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Individualism/Collectivism and Cultures of Happiness: A Theoretical Conjecture on the Relationship between Consumption, Culture and Subjective Well-Being at the National Level

  • Aaron Ahuvia

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    File URL: http://hdl.handle.net/10.1023/A:1015682121103
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    Article provided by Springer in its journal Journal of Happiness Studies.

    Volume (Year): 3 (2002)
    Issue (Month): 1 (March)
    Pages: 23-36

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    Handle: RePEc:spr:jhappi:v:3:y:2002:i:1:p:23-36
    DOI: 10.1023/A:1015682121103
    Contact details of provider: Web page: http://www.springer.com

    Order Information: Web: http://www.springer.com/social+sciences/wellbeing+%26+quality-of-life/journal/10902/PS2

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    1. Robert Cummins, 1998. "The Second Approximation to an International Standard for Life Satisfaction," Social Indicators Research: An International and Interdisciplinary Journal for Quality-of-Life Measurement, Springer, vol. 43(3), pages 307-334, March.
    2. Holt, Douglas B, 1998. " Does Cultural Capital Structure American Consumption?," Journal of Consumer Research, Oxford University Press, vol. 25(1), pages 1-25, June.
    3. Robin Douthitt & Maurice Macdonald & Randolph Mullis, 1992. "The relationship between measures of subjective and economic well-being: A new look," Social Indicators Research: An International and Interdisciplinary Journal for Quality-of-Life Measurement, Springer, vol. 26(4), pages 407-422, June.
    4. Norleen Ackerman & Beatrice Paolucci, 1983. "Objective and subjective income adequacy: Their relationship to perceived life quality measures," Social Indicators Research: An International and Interdisciplinary Journal for Quality-of-Life Measurement, Springer, vol. 12(1), pages 25-48, January.
    5. Belk, Russell W, 1985. " Materialism: Trait Aspects of Living in the Material World," Journal of Consumer Research, Oxford University Press, vol. 12(3), pages 265-80, December.
    6. Bulmahn, Thomas, 2000. "Modernity and happiness: The case of Germany," Discussion Papers, Research Unit: Social Structure and Social Reporting FS III 00-402, Social Science Research Center Berlin (WZB).
    7. Richins, Marsha L. & Rudmin, Floyd W., 1994. "Materialism and economic psychology," Journal of Economic Psychology, Elsevier, vol. 15(2), pages 217-231, June.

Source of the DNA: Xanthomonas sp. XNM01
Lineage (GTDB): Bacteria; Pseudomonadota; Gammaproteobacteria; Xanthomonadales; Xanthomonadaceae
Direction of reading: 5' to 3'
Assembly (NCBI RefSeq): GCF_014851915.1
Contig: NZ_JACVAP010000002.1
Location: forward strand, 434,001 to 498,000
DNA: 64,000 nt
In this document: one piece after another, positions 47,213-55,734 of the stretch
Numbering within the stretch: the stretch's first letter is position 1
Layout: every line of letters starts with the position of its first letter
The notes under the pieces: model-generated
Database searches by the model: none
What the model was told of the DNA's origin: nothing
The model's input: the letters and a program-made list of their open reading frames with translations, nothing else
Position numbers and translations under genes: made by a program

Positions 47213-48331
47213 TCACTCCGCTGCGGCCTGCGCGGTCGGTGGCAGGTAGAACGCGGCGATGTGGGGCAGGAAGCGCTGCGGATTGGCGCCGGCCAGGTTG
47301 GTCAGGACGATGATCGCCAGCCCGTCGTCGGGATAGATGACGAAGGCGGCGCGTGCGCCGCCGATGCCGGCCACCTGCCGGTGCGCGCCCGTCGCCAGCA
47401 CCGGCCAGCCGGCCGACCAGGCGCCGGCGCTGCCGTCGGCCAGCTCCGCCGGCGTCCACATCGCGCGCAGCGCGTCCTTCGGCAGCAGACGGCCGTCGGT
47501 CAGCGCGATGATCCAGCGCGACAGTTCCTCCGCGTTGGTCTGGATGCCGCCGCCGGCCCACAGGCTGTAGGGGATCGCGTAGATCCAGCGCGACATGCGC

8. Peggy Schyns, 1998. "Crossnational Differences in Happiness: Economic and Cultural Factors Explored," Social Indicators Research: An International and Interdisciplinary Journal for Quality-of-Life Measurement, Springer, vol. 43(1), pages 3-26, February.
    9. Clark, Andrew E & Oswald, Andrew J, 1994. "Unhappiness and Unemployment," Economic Journal, Royal Economic Society, vol. 104(424), pages 648-59, May.
    10. Thomas Bulmahn, 2000. "Modernity and Happiness – The Case of Germany," Journal of Happiness Studies, Springer, vol. 1(3), pages 375-399, September.
    11. Robert Cummins, 2000. "Personal Income and Subjective Well-being: A Review," Journal of Happiness Studies, Springer, vol. 1(2), pages 133-158, June.
    12. Ed Diener & Ed Sandvik & Larry Seidlitz & Marissa Diener, 1993. "The relationship between income and subjective well-being: Relative or absolute?," Social Indicators Research: An International and Interdisciplinary Journal for Quality-of-Life Measurement, Springer, vol. 28(3), pages 195-223, March.
    13. Ed Diener & Eunkook Suh & Heidi Smith & Liang Shao, 1995. "National differences in reported subjective well-being: Why do they occur?," Social Indicators Research: An International and Interdisciplinary Journal for Quality-of-Life Measurement, Springer, vol. 34(1), pages 7-32, January.
    14. Richins, Marsha L & Dawson, Scott, 1992. " A Consumer Values Orientation for Materialism and Its Measurement: Scale Development and Validation," Journal of Consumer Research, Oxford University Press, vol. 19(3), pages 303-16, December.
    15. Randolph Mullis, 1992. "Measures of economic well-being as predictors of psychological well-being," Social Indicators Research: An International and Interdisciplinary Journal for Quality-of-Life Measurement, Springer, vol. 26(2), pages 119-135, March.
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